In a futile attempt at defining my particularly oblique taste in the sonic arts, my wife often (disparagingly) classifies it as “fridge sounds”. Naturally, I take this as the unintended compliment that it inevitably is, and continue to trawl the netherworld of experimentalism for all things rare and unique.
Imagine my delight then, at the appearance on my doormat, of the latest release from German sonic art label, 1000 f} ssler. A truly astounding piece of work from a cluster of artists, amongst whom appears the towering figure of Asmus Tietchens, with a cluster of conspirators in the form of Nicolai Stephan, Stefan Funck, and Gregory Buttner. “Fridge sounds” these are not – in fact the source material for these extraordinary recordings comes from a highly dysfunctional radiator system in the mysterious “room 318”, frequented by all of the aforementioned artists over the last few years. Realising the sonic potential for this failing system, the group have set about recording the radiators (which do not heat up) with an ambient room microphone, and in the process capture all of the twitches and idiosyncracies yielded by a man made system that has seen better days. Apart from anything else, these radiators whistle…they hum, groan, glitch and strain, much to the delight of Messrs Stephan, Buttner, Funck, and Tietchens, a collective of sonic alchemists who have at last transformed metal into sonic gold.Each artist takes the source material (exampled in the final track; and I would highly recommend you listen to this piece first), and processes it further, transforming each segment into a soundscape. In the main, these treatments are subtle and minimal, and each artists’ aesthetic is one of restraint; nothing here is overblown, or overworked, and the source material is always transparent and constantly present. Stefan Funck handles the first two pieces, “version paris dakar”, and “version hare”, both pieces are spare and engimatic, the former with an overdriven swathe of tones that sounds very much like early Pita, and the latter a warm, rich tone scape, peppered with high pitched tones, and the slightly clanky, metallic harmonic overtones yielded by the radiator body. Gregory Buttner tackles the third piece with an equally spare dynamic that sounds like early tapeloop experimentalism. Tietchens capably handles the fourth piece,”Keine Warme” with ten minutes of more atmospheric work, taking the ambience of the system into consideration, and creating something more akin to a composition from the source material. Tietchens has also experimented with water basins being contact miked on his infamous “Seuchengebeite” CD, recently re-released by Die Stadt.Nicolai Stephan takes the fifth track into glitch territory, sampling and splicing the source material, re-mapping it’s original co-ordinates to create a deconstructionist piece that falters and fluctuates, like water sizzling over hot steel, the high point of the whole collection for me.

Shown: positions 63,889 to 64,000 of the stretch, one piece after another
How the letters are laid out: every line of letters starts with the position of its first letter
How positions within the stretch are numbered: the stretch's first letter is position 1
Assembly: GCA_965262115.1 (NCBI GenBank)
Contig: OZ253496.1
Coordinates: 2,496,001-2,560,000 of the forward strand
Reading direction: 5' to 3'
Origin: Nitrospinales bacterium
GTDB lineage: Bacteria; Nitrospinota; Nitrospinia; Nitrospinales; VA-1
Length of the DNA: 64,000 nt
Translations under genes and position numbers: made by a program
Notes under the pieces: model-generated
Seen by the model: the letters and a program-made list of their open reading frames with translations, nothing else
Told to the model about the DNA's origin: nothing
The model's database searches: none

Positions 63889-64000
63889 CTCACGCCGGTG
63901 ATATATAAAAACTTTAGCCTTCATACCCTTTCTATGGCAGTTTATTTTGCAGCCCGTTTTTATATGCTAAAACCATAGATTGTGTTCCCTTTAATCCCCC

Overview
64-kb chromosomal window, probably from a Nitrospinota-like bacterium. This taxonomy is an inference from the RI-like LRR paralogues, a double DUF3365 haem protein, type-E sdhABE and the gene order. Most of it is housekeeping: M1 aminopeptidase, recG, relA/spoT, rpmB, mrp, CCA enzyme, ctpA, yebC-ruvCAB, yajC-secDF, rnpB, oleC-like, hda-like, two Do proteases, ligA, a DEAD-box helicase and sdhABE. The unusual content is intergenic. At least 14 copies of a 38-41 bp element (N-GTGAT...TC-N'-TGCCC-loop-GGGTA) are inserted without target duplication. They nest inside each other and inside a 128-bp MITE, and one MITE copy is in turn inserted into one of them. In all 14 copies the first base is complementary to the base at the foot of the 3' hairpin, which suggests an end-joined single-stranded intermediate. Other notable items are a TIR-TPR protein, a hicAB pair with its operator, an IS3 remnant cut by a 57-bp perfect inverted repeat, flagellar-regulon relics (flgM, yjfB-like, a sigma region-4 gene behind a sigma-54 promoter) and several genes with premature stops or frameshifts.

Funck takes the last remaining two tracks using noise elements teetering into feedback, followed by “version almohl” a 22 second howler. It is arguable that the source material should have been mentioned in this collection of pieces, as radiator sounds are hardly a high concept, but this is also the strength of the work, that something unique and startling can be extracted from the everyday, and the apparently mundane. The Hafler Trio and Sons of God did something similar on “Resurrection”, bringing onto a live stage a range of “instruments” in the form of baths, gas cookers, saucepans and several other domestic appliances in a conceptually provocative piece of dadaism. Heizung Raum 18 is less of a provocation than a beautifully handled work of art…Buy it now.